Joint Program:  Engendering Equality:  A Conversation with Ruth Bader Ginsburg, Associate Justice, Supreme Court of the United States

and New Voices in Legal History, 1:30 – 3:15 p.m. 

This Section on Legal History and Women in Legal Education Joint Program, co-sponsored by the Section on Constitutional Law,explores the history of women’s equality and the legacy of Justice Ginsburg.  The first portion of the program will, through a conversation between Justice Ginsburg and Wendy Williams, consider the ideas and strategies shaping Justice Ginsburg’s efforts as an advocate, an academic, and a Justice to achieve equal citizenship for women.  

The second portion of the program will present a panel of new voices in Women’s Legal History who study the complex and often contradictory ways in which social, political, and legal actors have appealed to gender and equality in movements of the past, and suggest how such studies might engender/inform equality’s future.

Speakers

Speaker: Deborah Dinner, Washington University in St. Louis School of Law

Speaker: Lynda Dodd,  City College of New York, Colin Powell School for Civic and Global Leadership

Speaker: The Honorable Ruth Bader Ginsburg, Supreme Court of the United States

Co-Moderator: Reva B. Siegel, Yale Law School

Co-Moderator: Tracy A. Thomas, University of Akron, C. Blake McDowell Law Center

Speaker: Wendy W. Williams, Georgetown University Law Center

Speaker: Mary Ziegler, Florida State University College of Law

 

Sunday, January 4

AALS Crosscutting Program:  The More Things Change . . . Exploring Solutions to Persisting Discrimination in Legal Academia, 2:00 – 3:45 p.m.

This program, spearheaded by WILE Member Meera Deo, draws from empirical data, legal research, litigation strategy, and personal experience to both further conversations about the persistence of discrimination in the legal academy and activate strategies for addressing ongoing structural and individual barriers. Intersectional bias compounds many of these challenges, which range from the discriminatory actions of colleagues and students, to the marginalization of particular subject areas in the curriculum, to structural hierarchies in the profession.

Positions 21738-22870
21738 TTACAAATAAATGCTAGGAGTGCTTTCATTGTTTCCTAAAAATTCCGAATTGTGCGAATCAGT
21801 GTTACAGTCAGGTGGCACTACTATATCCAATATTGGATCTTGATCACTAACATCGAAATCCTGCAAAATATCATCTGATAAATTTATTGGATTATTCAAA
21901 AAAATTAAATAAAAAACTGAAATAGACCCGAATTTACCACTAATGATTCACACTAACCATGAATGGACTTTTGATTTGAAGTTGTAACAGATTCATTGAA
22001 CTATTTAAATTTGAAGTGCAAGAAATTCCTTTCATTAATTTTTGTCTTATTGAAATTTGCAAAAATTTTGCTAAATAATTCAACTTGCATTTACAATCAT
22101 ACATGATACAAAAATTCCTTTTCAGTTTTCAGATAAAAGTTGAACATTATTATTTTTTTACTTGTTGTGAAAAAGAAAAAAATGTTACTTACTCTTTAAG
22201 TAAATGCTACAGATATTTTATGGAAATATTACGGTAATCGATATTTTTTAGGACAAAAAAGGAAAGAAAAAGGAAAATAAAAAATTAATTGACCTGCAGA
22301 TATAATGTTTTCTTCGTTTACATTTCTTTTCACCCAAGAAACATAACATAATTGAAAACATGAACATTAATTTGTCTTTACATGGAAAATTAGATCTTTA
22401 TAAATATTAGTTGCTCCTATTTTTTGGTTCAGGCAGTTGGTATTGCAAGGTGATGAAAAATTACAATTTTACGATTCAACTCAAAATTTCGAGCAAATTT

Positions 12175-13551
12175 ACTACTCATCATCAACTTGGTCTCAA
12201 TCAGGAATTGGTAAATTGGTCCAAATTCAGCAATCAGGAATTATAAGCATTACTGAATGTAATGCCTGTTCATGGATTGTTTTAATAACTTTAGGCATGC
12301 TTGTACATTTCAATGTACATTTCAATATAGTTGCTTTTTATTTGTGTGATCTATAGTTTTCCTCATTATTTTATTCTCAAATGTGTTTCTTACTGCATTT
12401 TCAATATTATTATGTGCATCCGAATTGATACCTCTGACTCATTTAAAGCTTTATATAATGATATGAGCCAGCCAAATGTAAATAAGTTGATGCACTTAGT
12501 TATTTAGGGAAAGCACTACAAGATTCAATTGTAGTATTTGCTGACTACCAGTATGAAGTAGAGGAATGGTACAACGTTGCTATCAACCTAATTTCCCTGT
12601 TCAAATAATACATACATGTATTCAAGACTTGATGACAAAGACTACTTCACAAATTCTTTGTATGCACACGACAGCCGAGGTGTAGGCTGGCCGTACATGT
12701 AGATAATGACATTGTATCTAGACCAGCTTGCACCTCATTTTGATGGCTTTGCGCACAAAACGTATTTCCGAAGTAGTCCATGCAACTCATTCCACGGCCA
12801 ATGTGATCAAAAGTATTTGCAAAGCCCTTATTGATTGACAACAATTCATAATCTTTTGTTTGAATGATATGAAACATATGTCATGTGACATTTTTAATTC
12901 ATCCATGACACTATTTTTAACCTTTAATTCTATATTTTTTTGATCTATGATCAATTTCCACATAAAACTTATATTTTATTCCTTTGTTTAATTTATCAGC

By creating an avenue for direct personal exchange regarding these topics, the program seeks to build community between like-minded individuals who are diverse across characteristics of race, gender, class, teaching status, institution, and age. The focus of the participants is to share best practices and explore new approaches for overcoming ongoing discrimination, with the hope that these strategies may be more broadly employed.

The program follows an innovative format. After short presentations by three speakers, the program transitions to an “open microphone” session of speakers (selected in advance from a “call for remarks”) including those who are untenured, women of color, allies to marginalized faculty, clinical, legal writing and library faculty, and others with perspectives that may differ from the majority. The final thirty minutes are reserved for questions and conversation.

Speakers

Moderator and Commentator: Marina Angel, Temple University, James E. Beasley School of Law

Speaker: Meera Deo, Thomas Jefferson School of Law

Speaker: Angela P. Harris, University of California at Davis School of Law

Speaker: Melissa Hart, University of Colorado School of Law

September 20, 2014 in Conferences, Education, Law schools, Legal History | Permalink | Comments (0)

Thursday, September 11, 2014

2015 AALS Women in Legal Education Program Preview

Friday, January 2nd

 WILE Business Meeting (and Networking Event), 6:30-7:30 p.m. 

 (Note:  This is a change in date and time from the printed program you likely received last month.)

 Come to the WILE Business Meeting to learn more about how to get involved with WILE and to network with your colleagues from around the country.  Chair-Elect Wendy Greene, Cumberland Law, is working to make this a fun networking event!

 Saturday, January 3

 Co-Sponsored Program, Liberty-Equality:  Gender, Sexuality, and Reproduction—Griswold v. Connecticut Then and Now, 8:30 a.m. – 10:15 a.m. 

Presented by the Section on Constitutional Law and co-sponsored by the Sections on Women in Legal Education and Legal History,  this program marks the 50th anniversary of Griswold v. Connecticut, the ground-breaking Supreme Court decision recognizing a right to privacy that protected individuals in making decisions about the use of contraceptives from the reach of state criminal law, but spoke implicitly to the constitutional underpinnings of an individual’s rights or interests in intimacy, marriage, procreation, sexuality, and sexual conduct.  Panelists will place the case in historical context, and explore the development of the Griswold doctrine, as well as its implications for current constitutional controversies over access to reproductive health care, marriage, sexuality and sexual conduct.